archivesfirstshow.jpg
Renee McMahon
Archives, at show number one, before they were Grand Archives.
Way back in October, Seattle's Grand Archives released a four-song set for free

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Today, Reverb Recommends You Give Grand Archives Another Shot and Download the Villains' Demos (Yes, It's Totally Free)

archivesfirstshow.jpg
Renee McMahon
Archives, at show number one, before they were Grand Archives.
Way back in October, Seattle's Grand Archives released a four-song set for free on their web site called the Villains Demos, apparently featuring a few contenders for their forthcoming record, which will be the Sub Pop band's third. The set received scant attention, most likely because there hasn't been a whole lot of anticipation around what the band's going to do next.

Formed as Archives by former Band of Horses co-vocalist Mat Brooke, the band was all the buzz in town in 2007. After releasing four demos, they immediately caught the eye of the indie tastemakers at Pitchfork, got play from KEXP, signed a deal with Sub Pop, and went on the road with Modest Mouse. But their self-titled, full-length debut in 2008 was over produced, featured more instruments than a high school concert band, and included none of the energy of the demos. Their follow-up, 2009's Keep In Mind Frankenstein, wasn't any better.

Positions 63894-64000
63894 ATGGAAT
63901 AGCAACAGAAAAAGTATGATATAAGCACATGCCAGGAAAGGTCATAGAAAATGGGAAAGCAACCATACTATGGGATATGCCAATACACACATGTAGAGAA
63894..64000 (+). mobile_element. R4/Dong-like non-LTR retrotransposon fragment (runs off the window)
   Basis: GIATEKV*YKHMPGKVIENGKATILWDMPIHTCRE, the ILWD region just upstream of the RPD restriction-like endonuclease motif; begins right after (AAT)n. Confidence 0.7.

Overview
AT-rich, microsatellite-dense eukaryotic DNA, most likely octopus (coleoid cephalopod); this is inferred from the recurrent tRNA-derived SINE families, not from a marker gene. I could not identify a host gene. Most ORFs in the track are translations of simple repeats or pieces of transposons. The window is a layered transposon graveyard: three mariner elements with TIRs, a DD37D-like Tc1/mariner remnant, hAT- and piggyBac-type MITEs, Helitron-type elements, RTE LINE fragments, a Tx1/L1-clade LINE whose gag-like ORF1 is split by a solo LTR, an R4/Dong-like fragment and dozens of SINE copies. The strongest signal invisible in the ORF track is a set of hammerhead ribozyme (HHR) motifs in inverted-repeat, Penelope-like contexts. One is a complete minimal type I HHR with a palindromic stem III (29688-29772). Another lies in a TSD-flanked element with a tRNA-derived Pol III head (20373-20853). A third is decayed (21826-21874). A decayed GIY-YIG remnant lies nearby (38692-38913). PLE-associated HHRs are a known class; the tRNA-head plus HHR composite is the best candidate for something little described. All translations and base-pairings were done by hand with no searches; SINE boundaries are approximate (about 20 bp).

The Villains Demos, on the other hand, show some promise.

The closing track, "Are We Coming to Get You?" is the best thing the band's ever released. Brooke's faint voice is at its best when he's not trying too hard, when he's not trying to shove too many words or too much volume into a song. "Are We Coming to Get You" is a patient grower that plays to Brooke's strengths as a sharp songwriter with willingness to lean back and see where the song goes. This is also the closest to Built to Spill GA's ever sounded, with one foot in the club and the other in the hack circle with the other indie kids with a soft spot for the Allman Brothers.

We've heard this from Brooke & Co. before. The early demo for "Torn Blue Foam Couch" found Brooke leaning into a groove and remaining stoic even as the song blew up around him. But they tossed in a harp and trumpet on the full-length and it felt forced, and carried none of the heft of the original.

If we hear more of this unfiltered sound on Villains, we may finally hear Grand Archives live up to the excitement of those first demos. And, if not? We've still got some better-than-average demos that didn't cost us a thing.

 
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